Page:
Research and Innovation Development Office
28 March 2017
Our Research Funding Observatory (RFO) is well into its second year, and we are enjoying seeing lots of new faces at the sessions. We hope more of you will be able to come along, especially those from our early career research community at ARU!
The RFO is organised around three themes: Discover, Explore, Succeed. Discover is aimed at new researchers: how do you find funding and apply? Explore aims to support researchers in these applications: targeting more carefully and focusing on the important issues in the process. Succeed gets right into the detail of preparing a winning bid: how do you give yourself the best chance of winning funding? Seminar topics are chosen carefully to fit into the Explore theme, but often apply to more of these themes.
Our seminars will run until the end of the year, with our next few sessions covering:
- April Part 1 – Focused proposal writing (Rationale/ Context/Methodology): 12 Chelmsford | 13 Cambridge
- May Part 2 – Focused proposal writing (Dissemination/Outputs/Impact): 10 Chelmsford | 11 Cambridge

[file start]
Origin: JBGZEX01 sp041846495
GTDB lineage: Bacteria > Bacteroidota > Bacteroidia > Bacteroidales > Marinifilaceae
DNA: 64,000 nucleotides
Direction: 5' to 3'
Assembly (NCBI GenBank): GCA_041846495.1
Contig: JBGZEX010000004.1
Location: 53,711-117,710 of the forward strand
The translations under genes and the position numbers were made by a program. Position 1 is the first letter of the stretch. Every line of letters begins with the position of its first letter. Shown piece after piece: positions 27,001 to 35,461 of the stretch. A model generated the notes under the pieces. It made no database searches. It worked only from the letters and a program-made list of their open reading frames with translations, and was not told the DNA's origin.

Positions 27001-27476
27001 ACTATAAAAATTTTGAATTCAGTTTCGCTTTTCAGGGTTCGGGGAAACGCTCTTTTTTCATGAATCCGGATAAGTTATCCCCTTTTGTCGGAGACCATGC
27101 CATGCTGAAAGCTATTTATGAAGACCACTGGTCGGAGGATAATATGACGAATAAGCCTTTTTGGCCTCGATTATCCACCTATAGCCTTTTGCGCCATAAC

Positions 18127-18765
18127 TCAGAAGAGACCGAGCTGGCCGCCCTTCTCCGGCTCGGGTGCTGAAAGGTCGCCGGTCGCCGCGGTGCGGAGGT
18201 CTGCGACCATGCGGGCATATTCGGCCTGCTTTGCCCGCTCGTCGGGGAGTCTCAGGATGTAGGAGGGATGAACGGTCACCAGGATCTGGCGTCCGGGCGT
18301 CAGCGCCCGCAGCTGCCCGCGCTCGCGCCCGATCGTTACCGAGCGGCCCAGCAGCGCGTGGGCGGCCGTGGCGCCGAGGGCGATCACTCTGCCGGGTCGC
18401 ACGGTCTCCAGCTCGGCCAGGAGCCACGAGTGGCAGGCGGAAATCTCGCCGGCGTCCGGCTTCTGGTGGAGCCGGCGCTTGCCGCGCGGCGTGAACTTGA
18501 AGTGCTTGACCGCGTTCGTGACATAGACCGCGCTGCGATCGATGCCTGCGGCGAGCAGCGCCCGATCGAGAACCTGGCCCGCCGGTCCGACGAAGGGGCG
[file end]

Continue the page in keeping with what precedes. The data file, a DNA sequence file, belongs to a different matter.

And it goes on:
- June Grilling the experts – Q&A for external peer reviewers and evaluators: 07 Chelmsford | 08 Cambridge
- July Mates rates! Using colleagues for effective peer review: 12 Chelmsford | 13 Cambridge
The seminars start at 12.15pm, and last for one hour: a bitesize chunk of useful hints and tips to improve your funding potential. We provide the tea and coffee, and we encourage you to bring your packed lunch with you!
Why should you go to a seminar?
- Learn something from RIDO and from your peers – all disciplines and all experience levels.
- Meet the people you’ll work with on funding bids.
- Networking with ARU colleagues.
- Two attendances qualifies you to apply for an RFO travel and networking bursary.
What do our delegates say?
- “Valuable support and guidance to the income generation process (step-by-step). All the team members are extremely useful and professional.”
- “The RFO workshops and seminars have been invaluable to me as an early career researcher who previously had little experience with the UK HE system.”